View Full Version : loganair SD360 Fatal crash AAIB findings

26th Apr 2003, 08:43
I haven't seen the AAIB offical findings(if thats the word). To be honest I have been scared to ask for them at work as one pilot was susspeneded for two days for asking to see the draft copies. It has been reported in the scottish TV and the local newspapers that the double engine failure was the result of a snow/ice build up in the intakes.

Several Points:

1: On a walkaround it is impossible to do an inspection of the intakes without the aid of a ladder.
(After the crash loganair fitted ladders to the hold).

2: No SD360 A/C at Loganair carried a overnight kit of engine blanks etc. (indeed crews were never shown on how to fit them should the matter arise).

3: Pre crash the policy for entering icing conditions (+6 degrees) was to put both engine anti-ice vanes,at the same time, on(post crash this was adjusted to one on, note itt's etc. then the other one on;this used to be done many moons ago according to one training captain).

This crash could and should have been avoided if Loganair had had decent engineering coverage at EDI, instead the lives of carl masson(ex RAF and Bristows) and Russell Dixon the F/O would have not perished.

Loganair said in a press release "It was disappointed to learn from a similar occurrence involving a Shorts 360 had taken place some years before.
Had this been reported to the industry operators would have been aware of the dangers".

Oh really? Well I don't fly that A/C now but still work for the airline and nobody has ever mentioned any other fatal coverup!

White Knight
26th Apr 2003, 13:51
I find it hard to understand that one of your colleagues was suspended for wanting to have a look at the draft report !! After all the final report will be available for all to see. Sounds as if management have a few things they'd like kept quiet. If that's the case let's hope the AAIB open everything wide and expose anything that is remotely dodgy.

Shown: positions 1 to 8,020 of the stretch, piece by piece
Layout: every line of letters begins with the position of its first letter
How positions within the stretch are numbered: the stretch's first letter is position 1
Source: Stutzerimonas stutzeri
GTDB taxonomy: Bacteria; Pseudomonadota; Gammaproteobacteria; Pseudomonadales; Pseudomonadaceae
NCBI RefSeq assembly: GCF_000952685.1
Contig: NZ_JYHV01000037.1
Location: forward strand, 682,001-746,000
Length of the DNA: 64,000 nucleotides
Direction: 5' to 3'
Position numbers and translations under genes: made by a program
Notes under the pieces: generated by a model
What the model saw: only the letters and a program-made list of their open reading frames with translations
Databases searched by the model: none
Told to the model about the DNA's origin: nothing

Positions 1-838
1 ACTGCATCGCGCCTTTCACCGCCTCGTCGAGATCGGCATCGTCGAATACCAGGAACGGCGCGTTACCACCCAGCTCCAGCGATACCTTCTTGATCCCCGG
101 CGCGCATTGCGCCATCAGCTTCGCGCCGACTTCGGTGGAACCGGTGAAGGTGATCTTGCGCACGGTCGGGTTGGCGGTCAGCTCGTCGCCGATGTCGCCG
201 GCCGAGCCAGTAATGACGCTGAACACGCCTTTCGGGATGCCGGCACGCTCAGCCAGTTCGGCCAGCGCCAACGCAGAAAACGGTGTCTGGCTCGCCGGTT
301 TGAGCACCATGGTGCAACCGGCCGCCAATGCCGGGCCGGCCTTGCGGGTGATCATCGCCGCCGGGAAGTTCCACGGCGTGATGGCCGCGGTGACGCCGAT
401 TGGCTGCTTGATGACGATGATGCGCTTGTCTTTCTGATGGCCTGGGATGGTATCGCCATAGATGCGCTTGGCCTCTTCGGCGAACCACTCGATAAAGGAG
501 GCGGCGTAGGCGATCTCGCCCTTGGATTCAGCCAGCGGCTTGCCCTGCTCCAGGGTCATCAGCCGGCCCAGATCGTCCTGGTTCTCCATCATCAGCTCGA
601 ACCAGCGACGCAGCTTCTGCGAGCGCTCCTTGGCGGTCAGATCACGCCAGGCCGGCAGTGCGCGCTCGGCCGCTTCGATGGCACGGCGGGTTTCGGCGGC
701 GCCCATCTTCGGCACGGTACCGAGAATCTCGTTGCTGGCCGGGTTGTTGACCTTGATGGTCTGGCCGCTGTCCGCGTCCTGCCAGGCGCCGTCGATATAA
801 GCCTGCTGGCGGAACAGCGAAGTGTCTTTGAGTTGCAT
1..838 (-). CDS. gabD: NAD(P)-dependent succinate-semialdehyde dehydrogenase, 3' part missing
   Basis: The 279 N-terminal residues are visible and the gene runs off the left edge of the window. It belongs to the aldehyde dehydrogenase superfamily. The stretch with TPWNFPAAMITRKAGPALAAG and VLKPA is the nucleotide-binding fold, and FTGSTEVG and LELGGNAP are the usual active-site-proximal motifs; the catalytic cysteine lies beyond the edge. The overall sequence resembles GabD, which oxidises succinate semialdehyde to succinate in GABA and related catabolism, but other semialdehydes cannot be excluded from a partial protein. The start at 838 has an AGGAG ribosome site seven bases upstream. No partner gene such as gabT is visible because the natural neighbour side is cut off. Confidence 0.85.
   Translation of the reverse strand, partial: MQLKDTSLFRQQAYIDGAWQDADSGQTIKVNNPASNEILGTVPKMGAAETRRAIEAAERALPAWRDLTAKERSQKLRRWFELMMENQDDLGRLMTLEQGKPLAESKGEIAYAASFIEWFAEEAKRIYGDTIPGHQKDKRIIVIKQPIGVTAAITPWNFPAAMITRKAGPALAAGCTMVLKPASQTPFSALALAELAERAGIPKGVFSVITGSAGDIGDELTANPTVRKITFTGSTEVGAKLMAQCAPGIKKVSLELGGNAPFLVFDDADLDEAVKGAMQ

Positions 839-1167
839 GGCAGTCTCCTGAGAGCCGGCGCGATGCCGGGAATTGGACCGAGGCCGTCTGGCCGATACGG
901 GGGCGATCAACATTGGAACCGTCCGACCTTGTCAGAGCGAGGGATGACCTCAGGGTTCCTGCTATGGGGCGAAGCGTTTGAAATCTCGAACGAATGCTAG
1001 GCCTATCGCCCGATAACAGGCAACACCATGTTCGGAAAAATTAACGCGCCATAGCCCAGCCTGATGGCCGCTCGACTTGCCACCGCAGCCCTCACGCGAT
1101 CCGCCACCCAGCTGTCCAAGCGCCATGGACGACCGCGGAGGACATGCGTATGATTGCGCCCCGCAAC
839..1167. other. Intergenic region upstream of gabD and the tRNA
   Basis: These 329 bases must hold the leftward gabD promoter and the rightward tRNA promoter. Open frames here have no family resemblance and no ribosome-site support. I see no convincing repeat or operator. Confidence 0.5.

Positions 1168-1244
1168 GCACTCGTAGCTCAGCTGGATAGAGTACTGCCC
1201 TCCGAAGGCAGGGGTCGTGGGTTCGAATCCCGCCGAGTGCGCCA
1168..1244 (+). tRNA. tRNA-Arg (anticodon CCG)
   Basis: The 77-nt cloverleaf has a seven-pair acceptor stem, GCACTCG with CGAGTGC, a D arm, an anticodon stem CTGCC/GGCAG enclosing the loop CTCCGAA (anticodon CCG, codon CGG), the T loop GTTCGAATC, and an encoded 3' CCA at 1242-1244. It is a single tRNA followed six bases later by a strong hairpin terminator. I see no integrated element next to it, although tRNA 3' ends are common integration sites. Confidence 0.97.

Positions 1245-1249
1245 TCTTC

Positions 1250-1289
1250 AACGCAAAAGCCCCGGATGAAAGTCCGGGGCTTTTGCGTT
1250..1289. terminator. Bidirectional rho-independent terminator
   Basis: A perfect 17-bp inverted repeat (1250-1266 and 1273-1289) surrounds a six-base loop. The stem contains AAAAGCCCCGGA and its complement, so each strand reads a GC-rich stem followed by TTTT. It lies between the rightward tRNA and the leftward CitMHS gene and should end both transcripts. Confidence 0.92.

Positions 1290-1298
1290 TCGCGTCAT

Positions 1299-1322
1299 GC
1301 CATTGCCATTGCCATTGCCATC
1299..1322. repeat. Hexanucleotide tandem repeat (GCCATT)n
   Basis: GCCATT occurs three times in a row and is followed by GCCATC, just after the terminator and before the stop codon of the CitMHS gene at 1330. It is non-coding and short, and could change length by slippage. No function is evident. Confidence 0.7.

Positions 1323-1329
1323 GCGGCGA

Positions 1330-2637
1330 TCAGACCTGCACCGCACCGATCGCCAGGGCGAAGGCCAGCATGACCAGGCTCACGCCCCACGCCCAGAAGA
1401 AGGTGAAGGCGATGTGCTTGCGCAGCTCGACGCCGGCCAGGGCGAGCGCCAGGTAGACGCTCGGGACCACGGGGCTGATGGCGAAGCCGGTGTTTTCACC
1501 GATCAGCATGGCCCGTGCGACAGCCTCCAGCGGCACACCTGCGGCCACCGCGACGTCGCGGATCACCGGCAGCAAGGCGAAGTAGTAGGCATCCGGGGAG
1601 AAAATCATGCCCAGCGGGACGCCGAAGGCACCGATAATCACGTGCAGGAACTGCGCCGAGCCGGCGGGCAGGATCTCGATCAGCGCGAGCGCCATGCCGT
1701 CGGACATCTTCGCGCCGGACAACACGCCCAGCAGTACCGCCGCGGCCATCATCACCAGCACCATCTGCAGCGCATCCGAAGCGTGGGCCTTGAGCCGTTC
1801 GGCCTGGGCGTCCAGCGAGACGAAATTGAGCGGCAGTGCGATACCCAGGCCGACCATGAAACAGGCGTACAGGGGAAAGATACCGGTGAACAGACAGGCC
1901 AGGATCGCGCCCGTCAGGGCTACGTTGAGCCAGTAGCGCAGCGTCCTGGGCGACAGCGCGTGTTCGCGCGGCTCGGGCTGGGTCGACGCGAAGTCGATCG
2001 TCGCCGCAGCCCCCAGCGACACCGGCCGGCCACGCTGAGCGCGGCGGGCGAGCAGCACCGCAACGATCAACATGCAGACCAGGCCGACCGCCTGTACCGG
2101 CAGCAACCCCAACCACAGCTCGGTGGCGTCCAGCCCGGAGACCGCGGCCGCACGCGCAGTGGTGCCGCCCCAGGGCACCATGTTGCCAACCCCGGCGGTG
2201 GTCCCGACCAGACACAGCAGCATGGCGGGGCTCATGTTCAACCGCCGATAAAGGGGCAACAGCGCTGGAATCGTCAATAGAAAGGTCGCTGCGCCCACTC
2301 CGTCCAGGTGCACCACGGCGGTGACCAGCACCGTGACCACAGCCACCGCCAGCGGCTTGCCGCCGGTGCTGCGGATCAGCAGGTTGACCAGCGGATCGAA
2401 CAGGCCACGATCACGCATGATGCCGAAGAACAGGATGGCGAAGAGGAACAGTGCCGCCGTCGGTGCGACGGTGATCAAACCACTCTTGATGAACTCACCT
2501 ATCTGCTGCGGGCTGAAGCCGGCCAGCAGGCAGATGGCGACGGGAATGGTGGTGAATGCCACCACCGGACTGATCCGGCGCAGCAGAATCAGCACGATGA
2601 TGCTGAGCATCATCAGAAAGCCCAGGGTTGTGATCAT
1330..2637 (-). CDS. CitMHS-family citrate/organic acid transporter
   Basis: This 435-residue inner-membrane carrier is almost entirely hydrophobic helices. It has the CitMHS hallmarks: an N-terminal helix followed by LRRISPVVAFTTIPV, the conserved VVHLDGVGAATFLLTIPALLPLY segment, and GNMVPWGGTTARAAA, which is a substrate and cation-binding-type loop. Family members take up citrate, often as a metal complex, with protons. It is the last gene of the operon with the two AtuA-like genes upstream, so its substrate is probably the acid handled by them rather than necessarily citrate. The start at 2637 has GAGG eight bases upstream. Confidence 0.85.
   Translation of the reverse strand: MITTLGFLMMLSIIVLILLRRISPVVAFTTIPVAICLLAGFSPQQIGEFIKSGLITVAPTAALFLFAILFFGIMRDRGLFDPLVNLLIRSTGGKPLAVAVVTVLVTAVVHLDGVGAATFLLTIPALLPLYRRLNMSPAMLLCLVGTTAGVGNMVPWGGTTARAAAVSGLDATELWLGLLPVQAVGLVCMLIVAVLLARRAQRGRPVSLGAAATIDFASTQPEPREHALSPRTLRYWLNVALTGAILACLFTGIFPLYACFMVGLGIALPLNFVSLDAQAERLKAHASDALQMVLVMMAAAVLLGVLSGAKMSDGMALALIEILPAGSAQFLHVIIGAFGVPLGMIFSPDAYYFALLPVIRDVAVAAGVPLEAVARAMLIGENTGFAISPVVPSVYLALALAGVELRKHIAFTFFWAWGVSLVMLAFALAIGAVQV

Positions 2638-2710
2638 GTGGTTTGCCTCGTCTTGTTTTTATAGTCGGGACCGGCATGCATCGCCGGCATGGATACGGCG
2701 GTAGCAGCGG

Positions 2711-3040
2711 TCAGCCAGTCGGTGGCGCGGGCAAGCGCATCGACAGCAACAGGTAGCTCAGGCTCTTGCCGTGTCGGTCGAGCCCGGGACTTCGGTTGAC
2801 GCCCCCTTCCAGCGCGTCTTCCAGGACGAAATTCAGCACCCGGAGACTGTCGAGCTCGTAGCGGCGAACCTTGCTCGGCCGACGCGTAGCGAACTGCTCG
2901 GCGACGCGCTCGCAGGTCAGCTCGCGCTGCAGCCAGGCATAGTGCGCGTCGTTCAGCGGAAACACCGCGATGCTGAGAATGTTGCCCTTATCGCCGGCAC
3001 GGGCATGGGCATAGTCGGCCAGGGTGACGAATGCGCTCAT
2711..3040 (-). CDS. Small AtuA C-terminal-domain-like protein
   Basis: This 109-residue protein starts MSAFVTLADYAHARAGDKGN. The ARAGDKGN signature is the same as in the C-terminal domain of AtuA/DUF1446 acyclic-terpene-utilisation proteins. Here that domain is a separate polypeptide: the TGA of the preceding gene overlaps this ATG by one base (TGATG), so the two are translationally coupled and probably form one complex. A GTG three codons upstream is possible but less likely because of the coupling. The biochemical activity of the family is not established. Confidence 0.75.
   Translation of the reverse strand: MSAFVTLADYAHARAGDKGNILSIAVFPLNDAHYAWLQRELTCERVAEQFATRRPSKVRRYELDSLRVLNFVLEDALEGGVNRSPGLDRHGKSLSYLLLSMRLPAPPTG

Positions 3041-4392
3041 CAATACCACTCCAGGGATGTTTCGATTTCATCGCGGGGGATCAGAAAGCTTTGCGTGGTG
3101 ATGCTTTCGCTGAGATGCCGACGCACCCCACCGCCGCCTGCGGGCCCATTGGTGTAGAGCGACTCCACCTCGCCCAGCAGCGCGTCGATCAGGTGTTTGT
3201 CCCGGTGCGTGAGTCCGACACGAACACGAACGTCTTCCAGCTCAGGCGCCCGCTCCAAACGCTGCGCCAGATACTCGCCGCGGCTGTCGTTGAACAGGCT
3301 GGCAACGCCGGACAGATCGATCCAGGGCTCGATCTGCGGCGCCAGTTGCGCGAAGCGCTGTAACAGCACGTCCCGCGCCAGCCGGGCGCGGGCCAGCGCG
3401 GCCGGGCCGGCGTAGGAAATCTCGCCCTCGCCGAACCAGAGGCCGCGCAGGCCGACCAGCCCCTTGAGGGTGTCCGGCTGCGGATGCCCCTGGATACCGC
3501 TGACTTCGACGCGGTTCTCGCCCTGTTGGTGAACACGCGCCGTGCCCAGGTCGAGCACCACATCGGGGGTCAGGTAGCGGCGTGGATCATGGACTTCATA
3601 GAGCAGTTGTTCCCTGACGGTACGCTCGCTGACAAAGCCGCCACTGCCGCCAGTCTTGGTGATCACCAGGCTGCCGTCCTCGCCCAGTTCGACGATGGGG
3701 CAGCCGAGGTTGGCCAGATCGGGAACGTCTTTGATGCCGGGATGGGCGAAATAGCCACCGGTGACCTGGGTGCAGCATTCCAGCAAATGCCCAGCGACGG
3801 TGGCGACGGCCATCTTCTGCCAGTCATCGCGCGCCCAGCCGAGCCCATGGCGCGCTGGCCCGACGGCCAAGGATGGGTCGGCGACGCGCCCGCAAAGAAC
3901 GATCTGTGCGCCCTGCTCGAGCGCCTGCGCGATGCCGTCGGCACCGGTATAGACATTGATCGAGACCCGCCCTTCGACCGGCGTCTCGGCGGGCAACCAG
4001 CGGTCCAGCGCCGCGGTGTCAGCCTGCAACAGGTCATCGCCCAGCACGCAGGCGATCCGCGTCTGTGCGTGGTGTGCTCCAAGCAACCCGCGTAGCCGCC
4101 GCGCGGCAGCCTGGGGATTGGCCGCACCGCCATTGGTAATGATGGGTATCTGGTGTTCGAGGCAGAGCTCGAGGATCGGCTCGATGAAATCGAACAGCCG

Norman Stanley Fletcher
26th Apr 2003, 17:23
On that fateful evening, I was the Captain of a Dornier 328 that took off immediately in front of the Loganair SD360 in question when we were flying from EDI to LCY. Both myself and my FO found it very harrowing to listen to the first mayday call and the subsequent ditching call going out from the SD360. Incidentally there was total calm and not a hint of panic from the crew or from the EDI controller who tried to give them vectors back to the field - a great credit to the professionalism of all concerned.

I have no doubt there are some harsh and possibly embarrassing lessons to be learnt from the company point of view, but I hope everyone can swallow their pride in the interests of flight safety and give a full and accurate assessment of the causes. The greatest gift we can give to the families of those who lost their lives is to ensure this never happens again.

26th Apr 2003, 21:56
Is this the report that you're after?


Sobering reading.


27th Apr 2003, 17:39
Speaking personally, I have never flown a 330 or 360 anywhere in the world which did not have prop-ties and engine blanks on board. With regard to the reported snow build-up behind the vanes, in my view this would most likely not have been visible....even with a ladder. How ironic that that the crew paid such an awful price for parking their aircraft into wind.... a normally sound practice which is drummed into us all from our very first flying lesson. Hopefully lessons will be learned from this tragedy.... especially one relating to exercising vanes one at a time. On a personal note (usual disclaimers) I have known many Loganair drivers over the years but never met one who was in any way concerned about training or safety issues within the company. RIP guys. BM

28th Apr 2003, 00:57
Any organisation can make mistakes.
Any person and people can overlook something.
Any combination of factors can line up in the Swiss Cheese.

28th Apr 2003, 06:46
Thanks for the correction Bra1..point taken. BM

29th Apr 2003, 01:56
With regards to parking into wind, aside from the airmanship point, the shed had a tailwind limit of 11 knots due to the forward opening aft door. For this reason alone it would have been parked into wind when it arrived.